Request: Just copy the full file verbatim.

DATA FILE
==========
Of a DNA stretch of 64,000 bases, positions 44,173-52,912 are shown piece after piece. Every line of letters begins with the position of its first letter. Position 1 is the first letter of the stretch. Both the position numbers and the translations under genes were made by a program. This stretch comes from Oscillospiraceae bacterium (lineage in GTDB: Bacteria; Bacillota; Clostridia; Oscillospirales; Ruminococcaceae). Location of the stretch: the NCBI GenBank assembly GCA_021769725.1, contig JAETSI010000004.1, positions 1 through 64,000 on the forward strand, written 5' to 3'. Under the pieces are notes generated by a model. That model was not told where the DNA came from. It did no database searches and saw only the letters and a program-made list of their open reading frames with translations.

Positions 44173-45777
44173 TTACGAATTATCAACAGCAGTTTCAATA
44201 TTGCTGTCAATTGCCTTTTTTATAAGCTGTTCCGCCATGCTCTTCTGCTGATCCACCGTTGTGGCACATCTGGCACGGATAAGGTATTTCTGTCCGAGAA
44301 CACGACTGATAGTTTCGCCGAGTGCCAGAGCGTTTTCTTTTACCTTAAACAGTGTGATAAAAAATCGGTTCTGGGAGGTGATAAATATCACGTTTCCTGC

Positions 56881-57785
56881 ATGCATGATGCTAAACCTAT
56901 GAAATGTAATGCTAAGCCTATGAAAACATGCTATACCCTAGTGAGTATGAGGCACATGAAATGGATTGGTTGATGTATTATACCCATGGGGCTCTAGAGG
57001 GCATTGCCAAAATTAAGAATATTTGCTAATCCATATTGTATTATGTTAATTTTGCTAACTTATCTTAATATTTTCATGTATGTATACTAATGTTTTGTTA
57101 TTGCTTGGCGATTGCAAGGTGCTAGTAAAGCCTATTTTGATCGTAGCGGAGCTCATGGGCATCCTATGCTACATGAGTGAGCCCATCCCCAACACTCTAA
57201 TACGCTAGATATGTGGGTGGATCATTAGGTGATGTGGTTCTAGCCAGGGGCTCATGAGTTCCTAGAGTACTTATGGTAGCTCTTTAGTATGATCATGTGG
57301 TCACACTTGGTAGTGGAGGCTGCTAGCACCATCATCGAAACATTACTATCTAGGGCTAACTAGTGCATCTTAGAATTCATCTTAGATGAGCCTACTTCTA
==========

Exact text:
Of a DNA stretch of 64,000 bases, positions 44,173-52,912 are shown piece after piece. Every line of letters begins with the position of its first letter. Position 1 is the first letter of the stretch. Both the position numbers and the translations under genes were made by a program. This stretch comes from Oscillospiraceae bacterium (lineage in GTDB: Bacteria; Bacillota; Clostridia; Oscillospirales; Ruminococcaceae). Location of the stretch: the NCBI GenBank assembly GCA_021769725.1, contig JAETSI010000004.1, positions 1 through 64,000 on the forward strand, written 5' to 3'. Under the pieces are notes generated by a model. That model was not told where the DNA came from. It did no database searches and saw only the letters and a program-made list of their open reading frames with translations.

Positions 44173-45777
44173 TTACGAATTATCAACAGCAGTTTCAATA
44201 TTGCTGTCAATTGCCTTTTTTATAAGCTGTTCCGCCATGCTCTTCTGCTGATCCACCGTTGTGGCACATCTGGCACGGATAAGGTATTTCTGTCCGAGAA
44301 CACGACTGATAGTTTCGCCGAGTGCCAGAGCGTTTTCTTTTACCTTAAACAGTGTGATAAAAAATCGGTTCTGGGAGGTGATAAATATCACGTTTCCTGC

Positions 56881-57785
56881 ATGCATGATGCTAAACCTAT
56901 GAAATGTAATGCTAAGCCTATGAAAACATGCTATACCCTAGTGAGTATGAGGCACATGAAATGGATTGGTTGATGTATTATACCCATGGGGCTCTAGAGG
57001 GCATTGCCAAAATTAAGAATATTTGCTAATCCATATTGTATTATGTTAATTTTGCTAACTTATCTTAATATTTTCATGTATGTATACTAATGTTTTGTTA
57101 TTGCTTGGCGATTGCAAGGTGCTAGTAAAGCCTATTTTGATCGTAGCGGAGCTCATGGGCATCCTATGCTACATGAGTGAGCCCATCCCCAACACTCTAA
57201 TACGCTAGATATGTGGGTGGATCATTAGGTGATGTGGTTCTAGCCAGGGGCTCATGAGTTCCTAGAGTACTTATGGTAGCTCTTTAGTATGATCATGTGG
57301 TCACACTTGGTAGTGGAGGCTGCTAGCACCATCATCGAAACATTACTATCTAGGGCTAACTAGTGCATCTTAGAATTCATCTTAGATGAGCCTACTTCTA